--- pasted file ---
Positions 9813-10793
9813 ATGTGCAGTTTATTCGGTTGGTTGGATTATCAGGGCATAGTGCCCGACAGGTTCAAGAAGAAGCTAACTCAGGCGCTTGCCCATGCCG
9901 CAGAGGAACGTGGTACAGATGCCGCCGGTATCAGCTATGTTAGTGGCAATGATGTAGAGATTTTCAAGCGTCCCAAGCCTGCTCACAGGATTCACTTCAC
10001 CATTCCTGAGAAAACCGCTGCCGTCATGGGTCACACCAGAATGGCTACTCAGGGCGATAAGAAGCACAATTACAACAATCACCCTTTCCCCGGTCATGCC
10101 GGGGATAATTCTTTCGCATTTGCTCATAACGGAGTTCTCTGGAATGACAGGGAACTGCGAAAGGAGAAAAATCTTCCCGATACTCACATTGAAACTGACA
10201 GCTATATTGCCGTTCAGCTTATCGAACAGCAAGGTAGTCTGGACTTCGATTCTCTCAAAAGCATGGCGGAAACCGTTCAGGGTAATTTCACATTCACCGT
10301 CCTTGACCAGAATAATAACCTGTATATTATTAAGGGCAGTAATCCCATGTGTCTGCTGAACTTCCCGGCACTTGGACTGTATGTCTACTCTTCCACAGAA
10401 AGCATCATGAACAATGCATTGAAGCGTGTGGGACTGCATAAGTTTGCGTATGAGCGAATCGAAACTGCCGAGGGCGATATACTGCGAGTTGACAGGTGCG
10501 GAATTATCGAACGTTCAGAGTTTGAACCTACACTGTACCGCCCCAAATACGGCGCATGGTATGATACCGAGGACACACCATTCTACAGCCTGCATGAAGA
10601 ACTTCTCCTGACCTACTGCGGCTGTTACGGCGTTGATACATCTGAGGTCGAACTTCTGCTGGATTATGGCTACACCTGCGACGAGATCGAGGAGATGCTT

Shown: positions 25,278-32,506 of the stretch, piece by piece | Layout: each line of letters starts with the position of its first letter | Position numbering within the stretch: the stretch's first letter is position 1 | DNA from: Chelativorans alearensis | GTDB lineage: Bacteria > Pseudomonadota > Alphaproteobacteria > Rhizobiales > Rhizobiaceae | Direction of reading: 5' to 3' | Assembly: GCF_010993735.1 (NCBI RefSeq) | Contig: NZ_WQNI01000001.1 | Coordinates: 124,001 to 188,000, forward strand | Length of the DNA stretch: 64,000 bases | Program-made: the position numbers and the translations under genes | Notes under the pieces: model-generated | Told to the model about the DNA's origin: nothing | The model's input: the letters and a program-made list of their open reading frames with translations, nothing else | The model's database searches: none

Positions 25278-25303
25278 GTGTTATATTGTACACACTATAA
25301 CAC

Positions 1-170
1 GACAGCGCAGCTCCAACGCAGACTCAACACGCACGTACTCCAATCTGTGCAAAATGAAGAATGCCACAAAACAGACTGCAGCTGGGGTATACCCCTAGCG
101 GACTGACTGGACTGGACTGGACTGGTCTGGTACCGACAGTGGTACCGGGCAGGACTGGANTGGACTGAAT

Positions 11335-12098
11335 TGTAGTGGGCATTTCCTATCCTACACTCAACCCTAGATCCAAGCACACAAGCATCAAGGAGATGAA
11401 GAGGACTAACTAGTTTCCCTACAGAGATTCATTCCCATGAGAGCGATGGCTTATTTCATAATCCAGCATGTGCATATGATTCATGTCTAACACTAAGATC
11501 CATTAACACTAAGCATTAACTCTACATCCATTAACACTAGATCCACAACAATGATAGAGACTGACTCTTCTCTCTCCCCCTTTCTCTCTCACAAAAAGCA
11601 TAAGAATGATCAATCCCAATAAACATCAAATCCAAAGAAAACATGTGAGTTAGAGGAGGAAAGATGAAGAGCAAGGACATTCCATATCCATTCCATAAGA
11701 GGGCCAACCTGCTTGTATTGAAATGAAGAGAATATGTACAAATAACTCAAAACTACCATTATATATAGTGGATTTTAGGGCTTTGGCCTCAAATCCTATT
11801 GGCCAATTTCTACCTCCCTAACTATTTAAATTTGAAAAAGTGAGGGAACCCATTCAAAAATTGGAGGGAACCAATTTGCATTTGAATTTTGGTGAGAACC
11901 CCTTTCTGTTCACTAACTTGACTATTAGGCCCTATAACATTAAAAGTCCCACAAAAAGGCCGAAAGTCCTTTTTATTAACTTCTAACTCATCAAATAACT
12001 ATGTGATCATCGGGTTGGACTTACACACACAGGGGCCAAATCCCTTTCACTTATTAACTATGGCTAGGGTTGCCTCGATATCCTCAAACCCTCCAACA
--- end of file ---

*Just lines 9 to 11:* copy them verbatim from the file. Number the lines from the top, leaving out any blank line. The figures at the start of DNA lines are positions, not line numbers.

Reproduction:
10501 GAATTATCGAACGTTCAGAGTTTGAACCTACACTGTACCGCCCCAAATACGGCGCATGGTATGATACCGAGGACACACCATTCTACAGCCTGCATGAAGA
10601 ACTTCTCCTGACCTACTGCGGCTGTTACGGCGTTGATACATCTGAGGTCGAACTTCTGCTGGATTATGGCTACACCTGCGACGAGATCGAGGAGATGCTT

Shown: positions 25,278-32,506 of the stretch, piece by piece | Layout: each line of letters starts with the position of its first letter | Position numbering within the stretch: the stretch's first letter is position 1 | DNA from: Chelativorans alearensis | GTDB lineage: Bacteria > Pseudomonadota > Alphaproteobacteria > Rhizobiales > Rhizobiaceae | Direction of reading: 5' to 3' | Assembly: GCF_010993735.1 (NCBI RefSeq) | Contig: NZ_WQNI01000001.1 | Coordinates: 124,001 to 188,000, forward strand | Length of the DNA stretch: 64,000 bases | Program-made: the position numbers and the translations under genes | Notes under the pieces: model-generated | Told to the model about the DNA's origin: nothing | The model's input: the letters and a program-made list of their open reading frames with translations, nothing else | The model's database searches: none